A resilient energy system is one that can maintain its function under stress. In Germany, this is currently achieved by storing large quantities of fossil fuels such as mineral oil, gas, and hard coal. However, this may change with the transition to a climate-neutral energy system.
In the analysis “Resilience in the climate-neutral energy system of the future”, a team from the Institute of Energy Economics at the University of Cologne (EWI) looks at the storage capacities currently available in Germany for each energy source and uses this as a basis to determine the import resilience of the energy system. Assuming a constant level of resilience, the storage capacities required in the climate-neutral energy system of the future are calculated on the basis of the dena-Leitstudie “Aufbruch Klimaneutralität”.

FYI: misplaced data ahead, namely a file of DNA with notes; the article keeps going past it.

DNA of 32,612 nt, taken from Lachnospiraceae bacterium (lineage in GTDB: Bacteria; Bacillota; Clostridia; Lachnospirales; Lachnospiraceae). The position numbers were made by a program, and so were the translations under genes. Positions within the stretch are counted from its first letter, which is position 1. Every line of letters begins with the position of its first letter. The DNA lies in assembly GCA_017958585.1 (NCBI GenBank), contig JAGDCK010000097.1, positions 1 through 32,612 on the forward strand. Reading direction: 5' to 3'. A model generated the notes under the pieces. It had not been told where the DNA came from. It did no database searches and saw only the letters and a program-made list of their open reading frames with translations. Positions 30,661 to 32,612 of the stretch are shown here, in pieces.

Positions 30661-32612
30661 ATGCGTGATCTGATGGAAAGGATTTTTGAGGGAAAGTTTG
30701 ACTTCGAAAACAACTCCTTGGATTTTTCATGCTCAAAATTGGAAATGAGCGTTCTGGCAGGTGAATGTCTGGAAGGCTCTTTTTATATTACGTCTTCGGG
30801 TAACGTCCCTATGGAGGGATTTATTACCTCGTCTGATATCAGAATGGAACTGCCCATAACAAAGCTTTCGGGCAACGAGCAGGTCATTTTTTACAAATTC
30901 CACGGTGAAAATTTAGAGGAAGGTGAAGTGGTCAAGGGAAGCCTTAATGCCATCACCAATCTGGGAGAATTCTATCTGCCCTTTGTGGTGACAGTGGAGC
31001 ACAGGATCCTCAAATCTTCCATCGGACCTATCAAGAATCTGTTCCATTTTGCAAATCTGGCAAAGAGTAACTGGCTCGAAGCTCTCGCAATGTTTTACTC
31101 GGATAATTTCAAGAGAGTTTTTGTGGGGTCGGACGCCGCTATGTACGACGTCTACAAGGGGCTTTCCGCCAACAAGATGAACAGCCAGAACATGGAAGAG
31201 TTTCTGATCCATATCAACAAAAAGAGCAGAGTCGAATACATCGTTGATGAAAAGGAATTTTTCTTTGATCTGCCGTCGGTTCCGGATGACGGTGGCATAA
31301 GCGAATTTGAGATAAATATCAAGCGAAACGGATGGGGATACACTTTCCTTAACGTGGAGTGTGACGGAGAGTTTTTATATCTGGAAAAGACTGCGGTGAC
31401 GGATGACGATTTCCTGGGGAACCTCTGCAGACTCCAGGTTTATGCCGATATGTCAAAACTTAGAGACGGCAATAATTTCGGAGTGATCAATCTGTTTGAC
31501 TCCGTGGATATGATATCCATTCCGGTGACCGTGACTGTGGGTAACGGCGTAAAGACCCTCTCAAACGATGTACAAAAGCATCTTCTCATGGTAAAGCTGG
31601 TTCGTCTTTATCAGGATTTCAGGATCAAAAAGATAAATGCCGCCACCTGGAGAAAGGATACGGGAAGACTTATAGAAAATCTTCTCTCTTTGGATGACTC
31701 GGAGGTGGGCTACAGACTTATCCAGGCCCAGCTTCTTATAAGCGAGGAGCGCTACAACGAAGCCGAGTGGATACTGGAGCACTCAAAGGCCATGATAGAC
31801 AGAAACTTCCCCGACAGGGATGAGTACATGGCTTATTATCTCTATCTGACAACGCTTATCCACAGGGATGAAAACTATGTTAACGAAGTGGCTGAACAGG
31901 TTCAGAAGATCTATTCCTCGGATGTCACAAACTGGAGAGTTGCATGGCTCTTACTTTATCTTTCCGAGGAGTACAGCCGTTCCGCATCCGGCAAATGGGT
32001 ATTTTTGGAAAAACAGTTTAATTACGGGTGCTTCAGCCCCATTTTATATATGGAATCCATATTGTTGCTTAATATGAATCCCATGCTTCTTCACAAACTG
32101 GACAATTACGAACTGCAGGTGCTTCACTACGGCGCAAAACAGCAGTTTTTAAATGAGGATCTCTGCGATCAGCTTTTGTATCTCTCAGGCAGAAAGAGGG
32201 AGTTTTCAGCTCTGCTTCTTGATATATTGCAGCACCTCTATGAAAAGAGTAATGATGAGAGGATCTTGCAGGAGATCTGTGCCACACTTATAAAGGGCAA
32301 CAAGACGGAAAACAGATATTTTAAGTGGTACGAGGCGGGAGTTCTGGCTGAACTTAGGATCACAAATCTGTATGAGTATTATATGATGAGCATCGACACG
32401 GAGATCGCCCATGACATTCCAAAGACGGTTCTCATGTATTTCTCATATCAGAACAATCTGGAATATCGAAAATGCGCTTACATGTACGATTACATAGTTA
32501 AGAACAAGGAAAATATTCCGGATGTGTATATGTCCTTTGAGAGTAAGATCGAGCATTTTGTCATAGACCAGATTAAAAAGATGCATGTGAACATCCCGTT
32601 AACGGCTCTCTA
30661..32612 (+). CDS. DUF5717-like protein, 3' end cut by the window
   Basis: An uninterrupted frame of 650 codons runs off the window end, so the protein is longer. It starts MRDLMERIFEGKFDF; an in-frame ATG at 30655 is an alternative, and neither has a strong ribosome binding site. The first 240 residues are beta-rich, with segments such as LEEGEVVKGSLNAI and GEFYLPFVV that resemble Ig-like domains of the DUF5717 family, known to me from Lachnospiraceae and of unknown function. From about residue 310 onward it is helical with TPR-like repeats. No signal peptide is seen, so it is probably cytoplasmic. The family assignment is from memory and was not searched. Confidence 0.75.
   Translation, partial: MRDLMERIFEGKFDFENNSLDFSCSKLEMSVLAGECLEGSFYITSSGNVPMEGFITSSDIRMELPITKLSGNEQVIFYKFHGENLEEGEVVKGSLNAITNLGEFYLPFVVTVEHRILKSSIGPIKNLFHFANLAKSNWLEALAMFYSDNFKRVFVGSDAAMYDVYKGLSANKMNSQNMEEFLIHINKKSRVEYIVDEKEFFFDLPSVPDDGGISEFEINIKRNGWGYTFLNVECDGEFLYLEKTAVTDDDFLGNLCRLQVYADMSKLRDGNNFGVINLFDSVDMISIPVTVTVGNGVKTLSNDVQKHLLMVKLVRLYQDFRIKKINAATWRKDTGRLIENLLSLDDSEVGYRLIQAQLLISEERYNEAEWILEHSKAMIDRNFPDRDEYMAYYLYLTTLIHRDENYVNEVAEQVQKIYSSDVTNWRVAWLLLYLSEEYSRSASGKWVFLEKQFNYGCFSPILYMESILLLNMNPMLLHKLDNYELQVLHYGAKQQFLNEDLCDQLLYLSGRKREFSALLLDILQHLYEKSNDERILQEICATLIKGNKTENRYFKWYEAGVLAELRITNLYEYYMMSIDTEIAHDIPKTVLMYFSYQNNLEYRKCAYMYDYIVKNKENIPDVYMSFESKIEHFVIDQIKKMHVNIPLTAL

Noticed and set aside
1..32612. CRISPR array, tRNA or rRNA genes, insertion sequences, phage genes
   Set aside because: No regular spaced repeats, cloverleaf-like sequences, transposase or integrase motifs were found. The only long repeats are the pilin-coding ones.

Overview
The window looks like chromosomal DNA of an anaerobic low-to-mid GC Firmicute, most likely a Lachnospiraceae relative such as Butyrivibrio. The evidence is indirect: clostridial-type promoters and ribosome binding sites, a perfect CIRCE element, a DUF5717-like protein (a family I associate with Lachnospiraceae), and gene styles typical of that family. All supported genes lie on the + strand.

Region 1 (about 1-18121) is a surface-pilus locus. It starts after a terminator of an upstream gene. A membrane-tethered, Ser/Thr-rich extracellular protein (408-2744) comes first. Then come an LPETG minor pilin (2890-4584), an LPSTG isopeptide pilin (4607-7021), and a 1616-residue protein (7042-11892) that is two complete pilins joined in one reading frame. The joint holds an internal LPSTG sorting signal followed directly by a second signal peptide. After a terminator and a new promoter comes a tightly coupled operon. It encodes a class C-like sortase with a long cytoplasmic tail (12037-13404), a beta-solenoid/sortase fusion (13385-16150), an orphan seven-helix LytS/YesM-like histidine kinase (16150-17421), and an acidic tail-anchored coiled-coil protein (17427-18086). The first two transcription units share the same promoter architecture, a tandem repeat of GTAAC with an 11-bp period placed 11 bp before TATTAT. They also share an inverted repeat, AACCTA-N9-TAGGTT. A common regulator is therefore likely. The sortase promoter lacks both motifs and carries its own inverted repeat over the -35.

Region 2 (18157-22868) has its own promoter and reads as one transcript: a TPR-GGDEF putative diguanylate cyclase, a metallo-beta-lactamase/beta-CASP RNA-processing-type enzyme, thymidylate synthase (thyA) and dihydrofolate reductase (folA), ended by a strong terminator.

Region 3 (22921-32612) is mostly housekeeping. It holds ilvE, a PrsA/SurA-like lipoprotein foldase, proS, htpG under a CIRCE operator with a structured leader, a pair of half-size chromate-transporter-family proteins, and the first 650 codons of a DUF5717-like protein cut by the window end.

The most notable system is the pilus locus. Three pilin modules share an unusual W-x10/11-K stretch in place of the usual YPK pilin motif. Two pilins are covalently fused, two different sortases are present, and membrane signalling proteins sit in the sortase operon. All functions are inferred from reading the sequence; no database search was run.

In Germany, large quantities of fossil fuels are stored, with some required by law. The analysis shows a total stored energy volume of 722 TWh, varying depending on the time of year. Mineral oil, gas, and hard coal are the primary sources of stored energy, contributing 509 TWh, 169 TWh, and 44 TWh respectively. According to model calculations, the demand for stored energy in a future, climate-neutral energy system will decrease by 73 percent compared to the status quo. Assuming average storage levels similar to the status quo, a hydrogen storage capacity of 165 TWh would be required. Converting the current gas cavern storage facilities to accommodate the necessary hydrogen storage capacity would not suffice due to hydrogen’s lower volumetric energy density.